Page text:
It’s time to create a custom checker, but what kind?

on Nov 15, 11 • by Patti Murphy • with 1 Comment

You’ve been using source code analysis on your integration build or your desktop, or (ideally) both. And then there’s “a situation”. The situation Either you: Noticed a false negative you want detected, or Need a way to enforce a corporate coding standard, such as the requirement for the use...

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You’ve been using source code analysis on your integration build or your desktop, or (ideally) both. And then there’s “a situation”.

The situation

Either you:

  • Noticed a false negative you want detected, or
  • Need a way to enforce a corporate coding standard, such as the requirement for the use of  a compound statement block rather than single statements as the body of a loop.

Now what?

Time to create a custom checker, that’s what. But what kind of checker?

Source code analysis involves two families of checkers, those that involve:

  • Abstract Syntax Tree (AST) validation, and
  • Code path analysis.

An AST provides a tree-based structural representation of the source code. An AST checker allows you to pinpoint problematic syntax using XPath or XPath-derived grammar to define the problem you’re looking for. AST checkers (our version is called Klockwork AST checkers, or KAST for short) don’t require program execution to run; they detect defects right away on source code.

Code path analysis, on the other hand, targets defects related to value tracking at program execution time. Instead of style violations, you’d use a path checker to answer questions such as:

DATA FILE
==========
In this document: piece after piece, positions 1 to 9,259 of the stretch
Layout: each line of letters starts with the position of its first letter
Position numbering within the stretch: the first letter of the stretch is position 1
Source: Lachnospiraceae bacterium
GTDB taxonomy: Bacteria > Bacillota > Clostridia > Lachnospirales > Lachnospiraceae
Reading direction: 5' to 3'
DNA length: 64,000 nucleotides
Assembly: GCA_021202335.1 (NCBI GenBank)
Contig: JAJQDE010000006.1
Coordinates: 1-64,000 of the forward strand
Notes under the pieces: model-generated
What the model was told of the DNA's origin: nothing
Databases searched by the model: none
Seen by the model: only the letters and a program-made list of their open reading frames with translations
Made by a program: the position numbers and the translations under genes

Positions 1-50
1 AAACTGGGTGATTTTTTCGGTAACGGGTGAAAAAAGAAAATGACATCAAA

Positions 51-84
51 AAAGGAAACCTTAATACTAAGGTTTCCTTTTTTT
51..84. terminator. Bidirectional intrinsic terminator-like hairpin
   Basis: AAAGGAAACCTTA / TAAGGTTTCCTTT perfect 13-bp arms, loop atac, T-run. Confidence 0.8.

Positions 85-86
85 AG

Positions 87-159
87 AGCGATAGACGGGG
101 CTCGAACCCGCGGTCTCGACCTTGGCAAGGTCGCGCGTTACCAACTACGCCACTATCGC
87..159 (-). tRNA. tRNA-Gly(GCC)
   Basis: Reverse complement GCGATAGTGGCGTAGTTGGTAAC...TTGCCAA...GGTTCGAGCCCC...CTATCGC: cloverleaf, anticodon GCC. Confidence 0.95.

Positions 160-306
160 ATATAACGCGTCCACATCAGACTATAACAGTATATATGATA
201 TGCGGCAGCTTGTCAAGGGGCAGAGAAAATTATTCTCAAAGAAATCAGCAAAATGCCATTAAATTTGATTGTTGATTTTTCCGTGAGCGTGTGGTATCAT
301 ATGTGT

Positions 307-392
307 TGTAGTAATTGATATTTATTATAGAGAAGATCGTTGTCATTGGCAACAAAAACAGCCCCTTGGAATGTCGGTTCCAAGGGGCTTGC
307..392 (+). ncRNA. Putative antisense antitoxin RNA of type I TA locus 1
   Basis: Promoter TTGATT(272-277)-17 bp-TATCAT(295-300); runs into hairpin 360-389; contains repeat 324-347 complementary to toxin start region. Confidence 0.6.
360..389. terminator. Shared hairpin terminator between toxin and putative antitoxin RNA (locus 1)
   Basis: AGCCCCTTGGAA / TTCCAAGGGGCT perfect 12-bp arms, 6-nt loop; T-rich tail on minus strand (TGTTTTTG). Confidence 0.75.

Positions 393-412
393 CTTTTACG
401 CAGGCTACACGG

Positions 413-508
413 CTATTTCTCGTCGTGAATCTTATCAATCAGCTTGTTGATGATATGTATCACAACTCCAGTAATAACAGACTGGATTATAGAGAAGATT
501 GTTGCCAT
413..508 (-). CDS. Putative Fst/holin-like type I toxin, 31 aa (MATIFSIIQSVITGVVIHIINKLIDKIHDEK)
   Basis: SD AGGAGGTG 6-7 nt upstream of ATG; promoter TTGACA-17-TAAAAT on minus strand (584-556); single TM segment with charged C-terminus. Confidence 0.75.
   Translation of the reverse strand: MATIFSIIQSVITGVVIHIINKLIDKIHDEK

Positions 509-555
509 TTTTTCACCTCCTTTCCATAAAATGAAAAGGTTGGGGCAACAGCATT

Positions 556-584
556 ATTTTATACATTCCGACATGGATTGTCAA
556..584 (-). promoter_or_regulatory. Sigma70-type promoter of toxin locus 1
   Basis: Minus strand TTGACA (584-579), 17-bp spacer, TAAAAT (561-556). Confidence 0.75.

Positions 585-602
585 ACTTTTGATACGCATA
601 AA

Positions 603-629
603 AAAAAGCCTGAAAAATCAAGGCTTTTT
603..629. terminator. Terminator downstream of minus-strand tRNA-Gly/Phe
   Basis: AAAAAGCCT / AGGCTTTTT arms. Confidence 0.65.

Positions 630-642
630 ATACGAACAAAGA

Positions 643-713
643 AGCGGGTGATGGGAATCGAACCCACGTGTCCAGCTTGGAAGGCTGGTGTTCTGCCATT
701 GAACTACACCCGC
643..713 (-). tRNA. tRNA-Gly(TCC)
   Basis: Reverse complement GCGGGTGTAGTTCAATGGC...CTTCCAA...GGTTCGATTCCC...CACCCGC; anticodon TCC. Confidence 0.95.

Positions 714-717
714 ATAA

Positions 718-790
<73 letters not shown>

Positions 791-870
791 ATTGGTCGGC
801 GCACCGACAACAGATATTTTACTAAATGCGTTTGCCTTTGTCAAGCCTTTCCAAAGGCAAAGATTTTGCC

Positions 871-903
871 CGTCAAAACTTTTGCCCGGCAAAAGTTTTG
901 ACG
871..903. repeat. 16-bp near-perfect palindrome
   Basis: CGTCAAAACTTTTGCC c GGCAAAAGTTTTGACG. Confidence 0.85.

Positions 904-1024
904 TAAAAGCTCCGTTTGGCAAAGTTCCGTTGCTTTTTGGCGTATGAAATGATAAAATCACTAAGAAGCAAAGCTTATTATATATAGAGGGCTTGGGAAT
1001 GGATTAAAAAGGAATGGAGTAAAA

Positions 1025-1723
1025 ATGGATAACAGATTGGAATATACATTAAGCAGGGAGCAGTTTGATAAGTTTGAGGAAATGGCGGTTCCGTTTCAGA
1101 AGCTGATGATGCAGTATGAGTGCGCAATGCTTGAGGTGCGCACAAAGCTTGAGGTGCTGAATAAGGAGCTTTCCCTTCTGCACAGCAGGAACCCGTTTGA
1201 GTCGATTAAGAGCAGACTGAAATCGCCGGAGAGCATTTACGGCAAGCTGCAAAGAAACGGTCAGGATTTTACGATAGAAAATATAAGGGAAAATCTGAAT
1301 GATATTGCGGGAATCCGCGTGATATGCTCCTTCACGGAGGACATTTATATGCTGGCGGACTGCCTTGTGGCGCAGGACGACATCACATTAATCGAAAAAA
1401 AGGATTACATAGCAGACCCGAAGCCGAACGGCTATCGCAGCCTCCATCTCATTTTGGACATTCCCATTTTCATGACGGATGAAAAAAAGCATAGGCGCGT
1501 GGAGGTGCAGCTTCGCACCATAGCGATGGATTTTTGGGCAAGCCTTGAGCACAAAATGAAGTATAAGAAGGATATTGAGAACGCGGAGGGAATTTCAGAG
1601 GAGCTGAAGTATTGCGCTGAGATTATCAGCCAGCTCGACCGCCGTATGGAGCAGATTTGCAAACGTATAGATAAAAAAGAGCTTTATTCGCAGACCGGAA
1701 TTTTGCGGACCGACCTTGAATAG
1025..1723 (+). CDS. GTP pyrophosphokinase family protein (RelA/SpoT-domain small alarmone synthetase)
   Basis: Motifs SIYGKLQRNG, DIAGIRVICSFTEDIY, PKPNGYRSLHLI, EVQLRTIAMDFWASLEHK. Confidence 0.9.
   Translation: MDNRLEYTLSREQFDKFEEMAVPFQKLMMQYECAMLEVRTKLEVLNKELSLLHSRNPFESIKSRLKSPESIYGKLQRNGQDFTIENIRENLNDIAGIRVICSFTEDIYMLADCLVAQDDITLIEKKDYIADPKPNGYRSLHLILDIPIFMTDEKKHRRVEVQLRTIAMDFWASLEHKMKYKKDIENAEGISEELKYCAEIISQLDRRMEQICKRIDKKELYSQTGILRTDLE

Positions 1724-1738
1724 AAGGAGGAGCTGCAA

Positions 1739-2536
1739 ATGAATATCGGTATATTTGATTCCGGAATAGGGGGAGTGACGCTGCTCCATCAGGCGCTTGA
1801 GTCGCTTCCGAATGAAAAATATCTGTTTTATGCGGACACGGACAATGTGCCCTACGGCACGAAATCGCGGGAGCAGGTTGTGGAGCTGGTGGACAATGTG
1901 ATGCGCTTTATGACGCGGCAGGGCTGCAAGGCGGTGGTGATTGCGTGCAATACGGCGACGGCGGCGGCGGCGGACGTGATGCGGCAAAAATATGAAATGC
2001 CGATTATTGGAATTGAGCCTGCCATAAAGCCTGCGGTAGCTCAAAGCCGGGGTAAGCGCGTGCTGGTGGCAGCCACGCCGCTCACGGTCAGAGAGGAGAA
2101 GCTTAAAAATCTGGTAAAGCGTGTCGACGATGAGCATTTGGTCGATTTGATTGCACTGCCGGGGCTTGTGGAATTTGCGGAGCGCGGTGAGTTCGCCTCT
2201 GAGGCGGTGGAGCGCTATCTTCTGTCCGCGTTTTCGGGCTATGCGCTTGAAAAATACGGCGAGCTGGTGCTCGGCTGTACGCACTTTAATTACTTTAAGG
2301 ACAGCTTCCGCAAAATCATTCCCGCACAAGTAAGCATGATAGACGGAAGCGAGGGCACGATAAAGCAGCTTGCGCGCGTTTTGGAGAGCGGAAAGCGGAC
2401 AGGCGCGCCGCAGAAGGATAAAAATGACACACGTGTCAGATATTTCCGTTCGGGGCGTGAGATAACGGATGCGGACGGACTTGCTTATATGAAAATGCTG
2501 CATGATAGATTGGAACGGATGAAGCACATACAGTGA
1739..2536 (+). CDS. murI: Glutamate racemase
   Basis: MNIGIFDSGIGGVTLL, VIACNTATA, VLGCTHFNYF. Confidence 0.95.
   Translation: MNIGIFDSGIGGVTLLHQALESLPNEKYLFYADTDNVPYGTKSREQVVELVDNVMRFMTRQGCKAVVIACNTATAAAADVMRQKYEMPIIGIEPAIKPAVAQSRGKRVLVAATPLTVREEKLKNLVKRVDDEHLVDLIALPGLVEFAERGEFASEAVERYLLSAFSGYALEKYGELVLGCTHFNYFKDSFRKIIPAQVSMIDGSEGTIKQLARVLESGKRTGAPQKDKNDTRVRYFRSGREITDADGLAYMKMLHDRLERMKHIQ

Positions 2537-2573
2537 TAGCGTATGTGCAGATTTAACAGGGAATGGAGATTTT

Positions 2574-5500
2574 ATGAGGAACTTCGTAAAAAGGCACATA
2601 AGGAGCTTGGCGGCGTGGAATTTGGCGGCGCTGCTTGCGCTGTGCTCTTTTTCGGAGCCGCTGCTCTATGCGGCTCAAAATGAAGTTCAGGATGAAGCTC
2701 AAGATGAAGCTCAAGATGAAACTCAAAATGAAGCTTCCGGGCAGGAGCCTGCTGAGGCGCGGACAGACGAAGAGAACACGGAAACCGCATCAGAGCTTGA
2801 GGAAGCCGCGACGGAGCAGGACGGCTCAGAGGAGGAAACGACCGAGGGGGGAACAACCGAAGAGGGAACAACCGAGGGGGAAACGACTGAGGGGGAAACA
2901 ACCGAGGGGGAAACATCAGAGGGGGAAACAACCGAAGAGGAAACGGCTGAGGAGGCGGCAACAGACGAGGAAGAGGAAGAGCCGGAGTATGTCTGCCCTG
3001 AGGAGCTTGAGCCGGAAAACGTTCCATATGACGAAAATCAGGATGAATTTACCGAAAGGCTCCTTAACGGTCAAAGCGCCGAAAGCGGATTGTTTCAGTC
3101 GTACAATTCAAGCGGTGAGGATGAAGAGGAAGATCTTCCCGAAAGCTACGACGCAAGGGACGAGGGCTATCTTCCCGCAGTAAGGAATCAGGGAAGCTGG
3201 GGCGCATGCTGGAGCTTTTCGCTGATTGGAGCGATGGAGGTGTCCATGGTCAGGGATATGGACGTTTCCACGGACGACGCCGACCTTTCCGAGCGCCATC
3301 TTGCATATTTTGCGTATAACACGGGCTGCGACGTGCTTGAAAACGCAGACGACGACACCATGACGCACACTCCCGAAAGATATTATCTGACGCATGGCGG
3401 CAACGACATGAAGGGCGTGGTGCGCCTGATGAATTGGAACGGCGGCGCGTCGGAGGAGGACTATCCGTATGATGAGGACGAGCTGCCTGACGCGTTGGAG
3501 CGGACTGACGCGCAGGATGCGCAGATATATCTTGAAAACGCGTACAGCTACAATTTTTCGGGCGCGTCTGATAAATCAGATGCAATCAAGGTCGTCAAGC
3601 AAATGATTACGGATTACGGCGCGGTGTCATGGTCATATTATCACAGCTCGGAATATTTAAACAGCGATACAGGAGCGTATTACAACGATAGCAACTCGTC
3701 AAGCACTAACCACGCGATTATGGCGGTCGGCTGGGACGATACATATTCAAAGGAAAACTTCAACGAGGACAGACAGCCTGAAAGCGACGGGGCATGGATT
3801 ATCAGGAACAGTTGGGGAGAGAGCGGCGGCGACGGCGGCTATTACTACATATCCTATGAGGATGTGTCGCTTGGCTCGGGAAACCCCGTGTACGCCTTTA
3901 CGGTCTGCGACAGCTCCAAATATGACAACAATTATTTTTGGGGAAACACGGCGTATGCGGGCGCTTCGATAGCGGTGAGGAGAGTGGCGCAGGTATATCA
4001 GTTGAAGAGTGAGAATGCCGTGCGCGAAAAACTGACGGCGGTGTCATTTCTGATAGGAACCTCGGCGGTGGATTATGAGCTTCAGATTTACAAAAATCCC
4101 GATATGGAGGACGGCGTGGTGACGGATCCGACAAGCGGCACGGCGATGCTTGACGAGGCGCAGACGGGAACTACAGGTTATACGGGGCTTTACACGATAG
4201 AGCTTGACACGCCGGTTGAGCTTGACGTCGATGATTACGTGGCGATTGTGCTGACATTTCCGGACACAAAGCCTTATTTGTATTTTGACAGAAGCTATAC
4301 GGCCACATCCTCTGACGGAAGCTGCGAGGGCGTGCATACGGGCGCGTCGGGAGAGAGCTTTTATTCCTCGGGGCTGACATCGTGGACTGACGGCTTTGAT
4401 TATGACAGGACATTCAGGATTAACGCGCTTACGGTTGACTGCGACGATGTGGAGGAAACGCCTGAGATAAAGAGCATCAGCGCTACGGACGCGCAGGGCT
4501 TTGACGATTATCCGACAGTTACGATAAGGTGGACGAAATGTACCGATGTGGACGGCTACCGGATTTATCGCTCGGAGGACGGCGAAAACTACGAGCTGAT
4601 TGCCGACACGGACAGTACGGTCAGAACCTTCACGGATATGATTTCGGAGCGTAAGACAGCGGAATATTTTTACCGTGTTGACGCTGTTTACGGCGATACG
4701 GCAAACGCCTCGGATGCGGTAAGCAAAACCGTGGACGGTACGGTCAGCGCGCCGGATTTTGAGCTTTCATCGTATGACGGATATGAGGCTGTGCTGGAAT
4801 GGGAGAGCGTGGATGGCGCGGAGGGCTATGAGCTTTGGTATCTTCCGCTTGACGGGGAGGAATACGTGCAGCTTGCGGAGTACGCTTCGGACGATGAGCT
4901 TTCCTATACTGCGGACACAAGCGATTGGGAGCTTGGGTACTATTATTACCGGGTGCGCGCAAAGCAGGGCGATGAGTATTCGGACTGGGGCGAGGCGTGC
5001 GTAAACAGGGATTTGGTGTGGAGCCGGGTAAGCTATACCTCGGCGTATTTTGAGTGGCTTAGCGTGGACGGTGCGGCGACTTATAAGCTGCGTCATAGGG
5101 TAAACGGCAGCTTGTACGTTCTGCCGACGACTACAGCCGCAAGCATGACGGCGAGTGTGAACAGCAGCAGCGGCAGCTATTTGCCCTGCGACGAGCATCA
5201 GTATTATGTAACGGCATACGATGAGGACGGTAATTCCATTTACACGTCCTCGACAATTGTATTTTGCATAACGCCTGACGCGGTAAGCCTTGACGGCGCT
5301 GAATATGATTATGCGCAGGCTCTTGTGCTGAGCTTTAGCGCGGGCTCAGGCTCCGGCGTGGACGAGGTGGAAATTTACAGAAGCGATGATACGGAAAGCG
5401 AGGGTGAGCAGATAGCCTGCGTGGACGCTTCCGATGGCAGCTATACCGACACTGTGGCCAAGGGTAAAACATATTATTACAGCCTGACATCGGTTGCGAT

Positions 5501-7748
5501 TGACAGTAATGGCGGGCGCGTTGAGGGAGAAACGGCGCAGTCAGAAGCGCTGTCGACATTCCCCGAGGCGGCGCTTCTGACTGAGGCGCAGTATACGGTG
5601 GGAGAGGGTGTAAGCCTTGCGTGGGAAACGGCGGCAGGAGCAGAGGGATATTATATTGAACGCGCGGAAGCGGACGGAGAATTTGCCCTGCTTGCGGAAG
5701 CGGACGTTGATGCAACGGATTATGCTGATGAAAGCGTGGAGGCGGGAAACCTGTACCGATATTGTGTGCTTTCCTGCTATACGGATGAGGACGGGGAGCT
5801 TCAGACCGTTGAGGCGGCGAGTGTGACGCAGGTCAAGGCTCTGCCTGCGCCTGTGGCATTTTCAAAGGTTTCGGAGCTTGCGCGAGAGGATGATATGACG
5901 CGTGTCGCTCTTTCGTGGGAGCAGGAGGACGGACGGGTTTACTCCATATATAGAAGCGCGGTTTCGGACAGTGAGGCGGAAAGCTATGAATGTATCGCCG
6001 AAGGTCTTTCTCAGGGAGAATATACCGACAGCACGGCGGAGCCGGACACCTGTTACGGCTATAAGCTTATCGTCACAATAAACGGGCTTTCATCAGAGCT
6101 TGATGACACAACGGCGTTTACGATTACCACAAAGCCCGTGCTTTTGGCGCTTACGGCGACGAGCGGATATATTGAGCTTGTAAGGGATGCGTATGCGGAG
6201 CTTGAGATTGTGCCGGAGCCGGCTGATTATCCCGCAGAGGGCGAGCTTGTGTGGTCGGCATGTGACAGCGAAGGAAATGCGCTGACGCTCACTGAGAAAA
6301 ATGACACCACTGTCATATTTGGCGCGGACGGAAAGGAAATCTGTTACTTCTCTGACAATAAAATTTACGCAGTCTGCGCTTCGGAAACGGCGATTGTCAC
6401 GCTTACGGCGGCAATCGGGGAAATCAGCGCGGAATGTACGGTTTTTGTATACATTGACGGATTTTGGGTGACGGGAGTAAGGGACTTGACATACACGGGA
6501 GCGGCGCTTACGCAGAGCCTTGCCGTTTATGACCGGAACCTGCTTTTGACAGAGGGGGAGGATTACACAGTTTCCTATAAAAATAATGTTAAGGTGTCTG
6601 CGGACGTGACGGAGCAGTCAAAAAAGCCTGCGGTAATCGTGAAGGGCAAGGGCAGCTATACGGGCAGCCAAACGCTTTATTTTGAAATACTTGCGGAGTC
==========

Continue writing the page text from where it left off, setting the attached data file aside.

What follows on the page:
• Is this newly-created object released before all aliases to it are removed from scope?
  • Is this data object ever range-checked before being passed to an OS function?
  • Is this string checked for special characters before being submitted as an SQL query?

To create a path checker, you don’t need to know how data is tracked by the checker. What you do need to know are the function types and values you want to track for the analysis starting point and the analysis end point where the defect (or event) is recognized and reported.

Which checker when?

Create an AST checker when the problem you want to detect:

  • is a local defect
  • does not involve program execution
  • has to do with the way the program was written
  • does not involve tracking a value
  • does not involve a path

Create a path checker when the problem you want to detect:

  • involves tracking a value
  • has a starting point (where the analysis starts) and end point (where the defect is detected)
  • involves program execution

Stay tuned for the next post in this series on best practices for AST checker creation.

For more information, see Writing custom checkers with Klocwork Extensibility or check out our member discussions in the C/C++ custom checkers forum.

–With files from CTO Gwyn Fisher

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